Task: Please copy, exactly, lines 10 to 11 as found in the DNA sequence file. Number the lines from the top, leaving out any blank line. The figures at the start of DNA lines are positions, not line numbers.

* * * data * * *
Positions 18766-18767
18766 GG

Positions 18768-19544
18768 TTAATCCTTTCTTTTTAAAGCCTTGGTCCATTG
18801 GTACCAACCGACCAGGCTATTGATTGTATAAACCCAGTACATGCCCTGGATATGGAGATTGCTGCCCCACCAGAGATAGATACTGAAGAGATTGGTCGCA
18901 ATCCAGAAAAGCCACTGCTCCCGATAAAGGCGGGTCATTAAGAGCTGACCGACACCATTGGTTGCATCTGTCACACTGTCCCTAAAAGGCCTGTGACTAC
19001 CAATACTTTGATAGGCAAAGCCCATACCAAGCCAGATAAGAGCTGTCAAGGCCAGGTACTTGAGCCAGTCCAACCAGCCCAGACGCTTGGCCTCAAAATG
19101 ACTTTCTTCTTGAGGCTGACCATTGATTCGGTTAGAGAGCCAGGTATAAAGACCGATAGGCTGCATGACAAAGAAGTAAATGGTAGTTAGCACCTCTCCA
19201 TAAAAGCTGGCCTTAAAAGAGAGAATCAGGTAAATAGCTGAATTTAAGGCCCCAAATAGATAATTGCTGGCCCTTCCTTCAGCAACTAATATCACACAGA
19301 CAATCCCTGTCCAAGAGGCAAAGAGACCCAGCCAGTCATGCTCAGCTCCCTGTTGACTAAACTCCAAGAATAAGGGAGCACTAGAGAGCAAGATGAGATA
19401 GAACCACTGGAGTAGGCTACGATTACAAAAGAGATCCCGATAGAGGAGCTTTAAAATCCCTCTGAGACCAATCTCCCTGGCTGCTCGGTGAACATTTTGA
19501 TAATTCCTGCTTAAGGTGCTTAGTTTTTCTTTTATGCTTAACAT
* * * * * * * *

19301 CAATCCCTGTCCAAGAGGCAAAGAGACCCAGCCAGTCATGCTCAGCTCCCTGTTGACTAAACTCCAAGAATAAGGGAGCACTAGAGAGCAAGATGAGATA
19401 GAACCACTGGAGTAGGCTACGATTACAAAAGAGATCCCGATAGAGGAGCTTTAAAATCCCTCTGAGACCAATCTCCCTGGCTGCTCGGTGAACATTTTGA